Yet, though in this instance, we may glory in the wisdom of the English law, we shall find it more difficult to justify the frequency of capital punishment to be found therein; inflicted (perhaps inattentively) by a multitude of successive independent statutes, upon crimes very different in their natures. It is a melanchoiy truth, that among the variety of actions which men are daily liable to commit, no less than an hundred and sixty have been declared by act of parliament b to be felonies without benefit of clergy; or, in other words, to be worthy of instant death. So dreadful a list, instead of diminishing, increases the number of offenders.
The injured, [ 19 ] through compassion, will often forbear to prosecute; juries, through compassion, will sometimes forget their oaths, and either acquit the guilty or mitigate the nature of the offence; and judges, through compassion, will respite one half of the convicts; and recommend them to the royal mercy. Among so many chances of escaping, the needy and hardened offender overlooks the multitude that suffer; he boldly engages in some desperate attempt, to relieve his wants or supply his vices: and, if unexpectedly the hand of justice overtakes him, he deems himself peculiarly unfortunate, in falling at last a sacrifice to those laws, which long impunity has taught him to contemn. (9)
See Ruffhead's index to the statutes (tit. Felony), and the acts which have
since been made.
(9) Without einbarking in the question of capital punishment, which is far too difficult and complicated to be satisfactorily discussed in a note, it is right to observe, that the spirit of the legislature latterly has leaned very much to the humane and moderate reasoning of the author. Capital punishment has been rarely imposed, and in many instances been taken away since the commencement of the regency of his present majesty.
CHAPTER THE SECOND.
OF THE PERSONS CAPABLE OF
HAVING, in the preceding chapter, considered in general
the nature of crimes, and punishments, we are led next, in the order of our distribution, to enquire what persons are, or are not, capable of committing crimes; or, which is all one, who are exempted from the censures of the law upon the commission of those acts, which in other persons would be severely punished. In the process of which enquiry, we must have recourse to particular and special exceptions : for the general rule is, that no person shall be excused from punishment for disobedience to the laws of his country, excepting such as are expressly defined and exempted by the laws themselves.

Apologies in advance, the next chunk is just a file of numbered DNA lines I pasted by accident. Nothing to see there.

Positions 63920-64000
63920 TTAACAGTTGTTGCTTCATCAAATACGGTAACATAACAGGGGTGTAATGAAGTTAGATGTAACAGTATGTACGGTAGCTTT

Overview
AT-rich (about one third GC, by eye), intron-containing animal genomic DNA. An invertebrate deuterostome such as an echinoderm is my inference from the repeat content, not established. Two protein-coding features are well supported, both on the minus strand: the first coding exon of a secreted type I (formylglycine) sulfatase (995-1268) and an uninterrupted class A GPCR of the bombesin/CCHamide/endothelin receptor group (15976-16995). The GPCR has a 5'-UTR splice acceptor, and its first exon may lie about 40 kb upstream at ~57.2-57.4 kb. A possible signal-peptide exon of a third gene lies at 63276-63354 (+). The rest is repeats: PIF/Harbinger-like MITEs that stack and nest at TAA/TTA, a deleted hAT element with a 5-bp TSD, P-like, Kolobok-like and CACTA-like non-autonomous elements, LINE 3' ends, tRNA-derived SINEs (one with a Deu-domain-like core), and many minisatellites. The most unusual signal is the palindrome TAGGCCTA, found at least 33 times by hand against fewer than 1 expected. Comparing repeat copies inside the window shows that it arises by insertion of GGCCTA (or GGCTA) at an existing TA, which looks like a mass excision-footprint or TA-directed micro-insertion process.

ALL the several pleas and excuses, which protect the committer of a forbidden act from the punishment which is otherwise annexed thereto, may be reduced to this single consideration, the want or defect of will. An involuntary act, as it has no claim to merit, so neither can it induce any guilt: the concurrence of the will, when it has it's choice either to do
or to avoid the fact in question, being the only thing that ren[ 21 ] ders human actions either praiseworthy or culpable. Indeed,
to make a complete crime cognizable by human laws, there must be both a will and an act. For though, in foro conscientiae, a fixed design or will to do an unlawful act, is almost as heinous as the commission of it, yet, as no temporal tribunal can search the heart, or fathom the intentions of the mind, otherwise than as they are demonstrated by outward actions, it therefore cannot punish for what it cannot know. For which reason in all temporal jurisdictions an overt act, or some open evidence of an intended crime, is necessary in order to demonstrate the depravity of the will, before the man is liable to punishment. And, as a vicious will without a vicious act is no civil crime, so, on the other hand, an unwarrantable act without a vicious will is no crime at all. So that to constitute a crime against human laws, there must be, first, a vicious will; and, secondly, an unlawful act consequent upon such vicious will.
Now there are three cases, in which the will does not join with the act: 1. Where there is a defect of understanding, For where there is no discernment, there is no choice; and where there is no choice, there can be no act of the will, which is nothing else but a determination of one's choice to do or to abstain from a particular action : he, therefore, that has no understanding, can have no will to guide his conduct. 2. Where there is understanding and will sufficient, residing in the party; but not called forth and exerted at the time of the action done; which is the case of all offences committed by chance or ignorance. Here the will sits neuter; and neither concurs with the act, nor disagrees to it. 3. Where the action is constrained by some outward force and violence. Here the will counteracts the deed; and is so far from concurring with, that it loaths and disagrees to, what the man is obliged to perform. It will be the business of the present chapter briefly to consider all the several species of defect in will, as they fall under some one or other of these general heads: as infancy, idiocy, lunacy, and intoxication, which fall under the first class; misfortune, and ignorance, which may be referred to the second ; and compulsion or necessity, [ 22 ] which may properly rank in the third.
1. First, we will consider the case of infancy, or nonage ; which is a defect of the understanding. Infants, under the age of discretion, ought not to be punished by any criminal prosecution whatever a. What the age of discretion is, in various nations is matter of some variety. The civil law distinguished the age of minors, or those under twenty-five years old, into three stages : infantia, from the birth till seven
i Hawk. P.C. 2.